“This is something that we our passionate about,” Rusin said. “My family is from Morocco and Noah’s is from Ethiopia, so the issue of world hunger is very close to both of us.”
Wossen said that it cost between $600 and $1000 to start everything. The starting funds were mainly split between the both of them.
“There’s a lot of 50/50 splitting that happens between the two of us,” Rusin said.
The money went into supply for packaging, bicycles and T-shirts to name a few, according to Wossen.
The idea started formulating toward the end of their second semester of their freshman year. During their time spent taking two summer session classes, they went through a lot of trial and error with baking, Wossen said.
“Even second semester we were talking to a lot of staff and faculty on campus, professors, HRL, to try and make sure what we are doing is OK and that we could do it,” Wossen said. “So it was a really long process and it continued into second year.”
During the second semester they had to obtain T-shirts, equipment, bicycles and ingredients. But the hardest thing to get was people, Wossen said.
The nutrition department is helping out ZippieCookie with their operationsby letting them use their kitchen.
“They have been really gracious for letting us use some of their equipment,” Rusin said.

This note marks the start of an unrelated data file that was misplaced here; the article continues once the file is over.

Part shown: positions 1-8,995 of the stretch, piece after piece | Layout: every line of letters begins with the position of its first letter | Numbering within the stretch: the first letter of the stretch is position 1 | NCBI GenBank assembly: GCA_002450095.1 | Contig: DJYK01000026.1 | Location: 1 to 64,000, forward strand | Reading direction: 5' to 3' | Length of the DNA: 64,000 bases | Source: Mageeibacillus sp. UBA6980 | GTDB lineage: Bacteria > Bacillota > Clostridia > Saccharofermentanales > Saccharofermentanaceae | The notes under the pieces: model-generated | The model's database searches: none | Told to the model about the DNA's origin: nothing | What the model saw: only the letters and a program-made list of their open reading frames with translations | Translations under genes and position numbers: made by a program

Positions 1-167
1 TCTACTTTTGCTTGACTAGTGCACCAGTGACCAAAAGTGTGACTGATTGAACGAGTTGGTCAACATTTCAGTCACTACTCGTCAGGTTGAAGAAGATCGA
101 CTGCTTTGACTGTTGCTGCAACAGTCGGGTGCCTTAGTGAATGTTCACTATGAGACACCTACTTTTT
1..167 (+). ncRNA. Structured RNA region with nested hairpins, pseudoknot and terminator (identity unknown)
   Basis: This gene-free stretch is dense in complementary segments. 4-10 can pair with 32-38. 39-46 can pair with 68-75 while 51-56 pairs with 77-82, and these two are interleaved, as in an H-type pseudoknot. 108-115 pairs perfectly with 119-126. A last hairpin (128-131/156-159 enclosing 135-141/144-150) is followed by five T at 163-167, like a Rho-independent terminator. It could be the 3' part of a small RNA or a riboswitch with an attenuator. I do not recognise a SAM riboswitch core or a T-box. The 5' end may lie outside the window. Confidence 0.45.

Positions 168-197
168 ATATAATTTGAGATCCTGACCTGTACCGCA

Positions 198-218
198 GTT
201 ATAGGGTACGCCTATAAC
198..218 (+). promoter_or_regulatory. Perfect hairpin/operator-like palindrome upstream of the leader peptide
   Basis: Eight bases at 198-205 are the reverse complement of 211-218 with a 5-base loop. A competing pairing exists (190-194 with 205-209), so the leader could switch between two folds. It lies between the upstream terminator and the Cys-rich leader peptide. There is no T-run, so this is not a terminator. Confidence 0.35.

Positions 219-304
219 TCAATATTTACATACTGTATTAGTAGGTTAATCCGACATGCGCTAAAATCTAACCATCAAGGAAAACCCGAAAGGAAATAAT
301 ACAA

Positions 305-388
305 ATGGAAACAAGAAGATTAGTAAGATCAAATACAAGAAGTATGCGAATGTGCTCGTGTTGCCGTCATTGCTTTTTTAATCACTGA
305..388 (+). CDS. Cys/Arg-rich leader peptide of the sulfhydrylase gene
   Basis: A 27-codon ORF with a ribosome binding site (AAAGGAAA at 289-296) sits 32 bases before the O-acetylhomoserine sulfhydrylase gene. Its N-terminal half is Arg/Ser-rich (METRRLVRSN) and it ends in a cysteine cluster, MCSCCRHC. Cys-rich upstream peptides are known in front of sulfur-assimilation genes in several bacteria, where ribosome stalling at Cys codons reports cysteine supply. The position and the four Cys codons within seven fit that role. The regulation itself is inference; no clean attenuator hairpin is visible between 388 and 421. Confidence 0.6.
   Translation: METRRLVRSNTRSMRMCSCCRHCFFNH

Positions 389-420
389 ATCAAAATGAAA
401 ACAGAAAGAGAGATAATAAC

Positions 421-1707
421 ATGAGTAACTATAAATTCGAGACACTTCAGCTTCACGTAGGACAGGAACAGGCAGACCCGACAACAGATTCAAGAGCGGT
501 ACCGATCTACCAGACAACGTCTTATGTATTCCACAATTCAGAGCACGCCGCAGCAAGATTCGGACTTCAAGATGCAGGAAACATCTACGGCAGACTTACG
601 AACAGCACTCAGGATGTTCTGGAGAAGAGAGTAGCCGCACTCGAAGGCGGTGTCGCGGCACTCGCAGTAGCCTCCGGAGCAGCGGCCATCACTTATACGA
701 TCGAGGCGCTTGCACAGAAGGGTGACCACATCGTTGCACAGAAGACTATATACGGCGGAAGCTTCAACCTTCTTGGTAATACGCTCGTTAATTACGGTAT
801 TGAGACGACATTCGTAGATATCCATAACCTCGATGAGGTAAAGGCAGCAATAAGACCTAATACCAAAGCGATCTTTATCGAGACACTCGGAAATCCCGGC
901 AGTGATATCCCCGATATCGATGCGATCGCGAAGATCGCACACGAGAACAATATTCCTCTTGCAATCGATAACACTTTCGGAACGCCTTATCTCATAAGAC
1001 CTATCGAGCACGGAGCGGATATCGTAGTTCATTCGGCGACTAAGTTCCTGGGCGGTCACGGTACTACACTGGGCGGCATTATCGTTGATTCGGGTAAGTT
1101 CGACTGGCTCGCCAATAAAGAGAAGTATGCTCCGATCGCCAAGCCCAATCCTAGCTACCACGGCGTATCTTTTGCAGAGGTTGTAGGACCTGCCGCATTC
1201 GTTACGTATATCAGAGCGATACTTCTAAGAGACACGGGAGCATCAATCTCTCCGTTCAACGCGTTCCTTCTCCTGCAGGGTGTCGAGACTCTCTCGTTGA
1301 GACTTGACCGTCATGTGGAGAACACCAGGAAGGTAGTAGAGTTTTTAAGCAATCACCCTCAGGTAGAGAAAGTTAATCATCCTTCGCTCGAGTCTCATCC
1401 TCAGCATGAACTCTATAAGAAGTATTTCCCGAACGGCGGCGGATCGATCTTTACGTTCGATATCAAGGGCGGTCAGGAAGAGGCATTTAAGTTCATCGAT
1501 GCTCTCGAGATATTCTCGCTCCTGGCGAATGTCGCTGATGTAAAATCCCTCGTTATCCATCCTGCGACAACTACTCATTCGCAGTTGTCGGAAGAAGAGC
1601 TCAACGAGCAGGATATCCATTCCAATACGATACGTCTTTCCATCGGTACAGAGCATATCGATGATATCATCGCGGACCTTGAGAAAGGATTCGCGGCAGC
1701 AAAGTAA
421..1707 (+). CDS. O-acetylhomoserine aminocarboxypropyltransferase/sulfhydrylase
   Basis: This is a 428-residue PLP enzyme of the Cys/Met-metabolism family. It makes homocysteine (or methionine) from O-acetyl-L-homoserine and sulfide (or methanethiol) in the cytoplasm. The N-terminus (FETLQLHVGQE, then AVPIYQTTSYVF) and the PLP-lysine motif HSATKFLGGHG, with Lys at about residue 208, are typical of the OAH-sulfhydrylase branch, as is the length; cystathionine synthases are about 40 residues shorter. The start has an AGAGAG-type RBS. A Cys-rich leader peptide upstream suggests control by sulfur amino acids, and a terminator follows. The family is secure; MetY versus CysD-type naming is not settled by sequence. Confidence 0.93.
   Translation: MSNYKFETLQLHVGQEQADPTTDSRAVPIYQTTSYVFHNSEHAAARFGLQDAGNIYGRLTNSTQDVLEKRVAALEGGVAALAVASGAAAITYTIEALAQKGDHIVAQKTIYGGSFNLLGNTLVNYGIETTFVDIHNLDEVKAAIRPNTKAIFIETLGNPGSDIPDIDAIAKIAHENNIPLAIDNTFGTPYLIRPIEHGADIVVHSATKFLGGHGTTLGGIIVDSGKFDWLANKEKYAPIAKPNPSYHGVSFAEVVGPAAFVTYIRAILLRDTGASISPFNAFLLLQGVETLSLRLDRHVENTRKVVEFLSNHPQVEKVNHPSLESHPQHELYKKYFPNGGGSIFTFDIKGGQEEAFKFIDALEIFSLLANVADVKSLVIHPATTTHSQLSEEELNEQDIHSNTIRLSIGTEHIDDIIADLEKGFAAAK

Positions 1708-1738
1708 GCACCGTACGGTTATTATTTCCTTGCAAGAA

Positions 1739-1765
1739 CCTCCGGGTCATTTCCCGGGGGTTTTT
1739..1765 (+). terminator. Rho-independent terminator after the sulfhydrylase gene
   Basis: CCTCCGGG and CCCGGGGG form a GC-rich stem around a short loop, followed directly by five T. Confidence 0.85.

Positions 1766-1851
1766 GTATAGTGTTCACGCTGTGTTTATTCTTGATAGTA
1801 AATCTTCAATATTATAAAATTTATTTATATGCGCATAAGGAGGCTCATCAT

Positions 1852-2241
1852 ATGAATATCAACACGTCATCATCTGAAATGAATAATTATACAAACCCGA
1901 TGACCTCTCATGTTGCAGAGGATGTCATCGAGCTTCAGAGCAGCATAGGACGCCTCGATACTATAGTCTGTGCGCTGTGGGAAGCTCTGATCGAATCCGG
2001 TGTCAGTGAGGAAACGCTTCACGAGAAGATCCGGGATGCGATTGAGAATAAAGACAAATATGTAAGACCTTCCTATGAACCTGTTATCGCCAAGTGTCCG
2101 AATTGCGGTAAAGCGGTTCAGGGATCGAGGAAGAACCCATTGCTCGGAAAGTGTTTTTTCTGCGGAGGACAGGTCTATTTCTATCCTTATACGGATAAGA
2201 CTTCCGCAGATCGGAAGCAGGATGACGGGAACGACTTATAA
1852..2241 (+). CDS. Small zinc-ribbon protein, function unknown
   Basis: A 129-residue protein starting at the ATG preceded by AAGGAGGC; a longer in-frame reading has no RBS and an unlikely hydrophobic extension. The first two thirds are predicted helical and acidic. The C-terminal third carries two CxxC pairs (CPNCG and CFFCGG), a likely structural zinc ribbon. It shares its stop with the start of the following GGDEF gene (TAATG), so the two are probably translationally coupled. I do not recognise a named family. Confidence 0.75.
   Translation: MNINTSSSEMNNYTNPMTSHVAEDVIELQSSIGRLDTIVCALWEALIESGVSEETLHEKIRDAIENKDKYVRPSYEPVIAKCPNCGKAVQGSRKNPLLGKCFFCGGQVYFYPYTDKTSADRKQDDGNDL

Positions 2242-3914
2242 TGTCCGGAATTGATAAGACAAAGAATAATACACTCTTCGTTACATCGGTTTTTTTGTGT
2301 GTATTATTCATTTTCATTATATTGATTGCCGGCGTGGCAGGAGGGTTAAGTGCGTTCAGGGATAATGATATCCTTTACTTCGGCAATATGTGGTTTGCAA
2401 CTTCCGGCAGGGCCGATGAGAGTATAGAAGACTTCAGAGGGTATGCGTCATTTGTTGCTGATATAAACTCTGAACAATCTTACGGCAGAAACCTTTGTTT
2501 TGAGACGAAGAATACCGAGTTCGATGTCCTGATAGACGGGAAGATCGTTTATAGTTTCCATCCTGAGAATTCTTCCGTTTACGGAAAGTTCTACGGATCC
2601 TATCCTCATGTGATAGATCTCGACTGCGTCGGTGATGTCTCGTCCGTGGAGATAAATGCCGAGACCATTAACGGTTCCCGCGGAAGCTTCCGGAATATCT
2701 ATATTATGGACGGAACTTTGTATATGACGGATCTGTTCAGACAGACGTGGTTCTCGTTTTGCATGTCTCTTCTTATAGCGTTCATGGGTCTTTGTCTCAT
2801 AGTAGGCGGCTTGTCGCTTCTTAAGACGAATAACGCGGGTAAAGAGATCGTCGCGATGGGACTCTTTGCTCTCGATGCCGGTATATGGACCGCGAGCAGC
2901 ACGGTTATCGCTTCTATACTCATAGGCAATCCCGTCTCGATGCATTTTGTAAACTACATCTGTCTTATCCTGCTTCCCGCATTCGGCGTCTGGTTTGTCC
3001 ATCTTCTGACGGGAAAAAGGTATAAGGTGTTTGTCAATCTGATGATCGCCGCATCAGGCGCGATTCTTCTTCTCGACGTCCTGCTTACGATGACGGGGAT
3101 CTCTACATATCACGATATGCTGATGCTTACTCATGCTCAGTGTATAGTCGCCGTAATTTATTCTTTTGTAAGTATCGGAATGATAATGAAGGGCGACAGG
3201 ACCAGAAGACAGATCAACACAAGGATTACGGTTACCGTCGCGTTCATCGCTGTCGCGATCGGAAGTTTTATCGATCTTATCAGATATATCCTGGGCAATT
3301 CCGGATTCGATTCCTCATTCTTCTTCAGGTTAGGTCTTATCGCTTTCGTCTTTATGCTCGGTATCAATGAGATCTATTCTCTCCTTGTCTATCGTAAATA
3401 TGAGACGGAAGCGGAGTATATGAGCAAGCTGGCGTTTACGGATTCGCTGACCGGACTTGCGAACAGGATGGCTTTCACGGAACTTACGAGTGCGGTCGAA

The nutrition department also helps with the ingredients.
“The nutrition department is helping out ZippieCookie with operations by helping them pick out the best quality ingredients at the best price, Rusin said.”
Rusin and Wossen said they appreciate their wisdom and support.
ZippieCookie also has plans for its future. Wossen said they plan to grow to other campuses in the future as well.
“We want to create our own organization and also be in different countries or in different local communities making a direct impact rather than just donating a certain amount of money to an organization,” Wossen said. “We are as big as we would like to be, but I think in the future that is how we plan to grow.”
Wossen said the initial launch was a large learning curve. He said that they realized there was a high demand for cookies and they sold out within an hour and a half.
“We are realizing we need to figure out a way to specialize and make it so that we are a lot speedier,” Wossen said. “It was a great success last night, but we want to be a bit more efficient as well so that in the future people are getting their orders on time.”
ZippieCookie gave out the cookies and brownies for free on launch night.
ZippieCookie used to be called ZippyCookie, according to Wossen. It was supposed to symbolize a speedy, cool and modern name.
“The reason why we adopted [Zippie] as the actual name is because our goal is to make an effort towards aiding the issues of world and local hunger and food deprivation in the area,” Wossen said. “So we realized that Zippie would be a nice twist to our name.”
The word zippie means a person who does something for nothing.
The name is in the process of being trademarked, Rusin said.
Students can order cookies online at zippiecookie.com.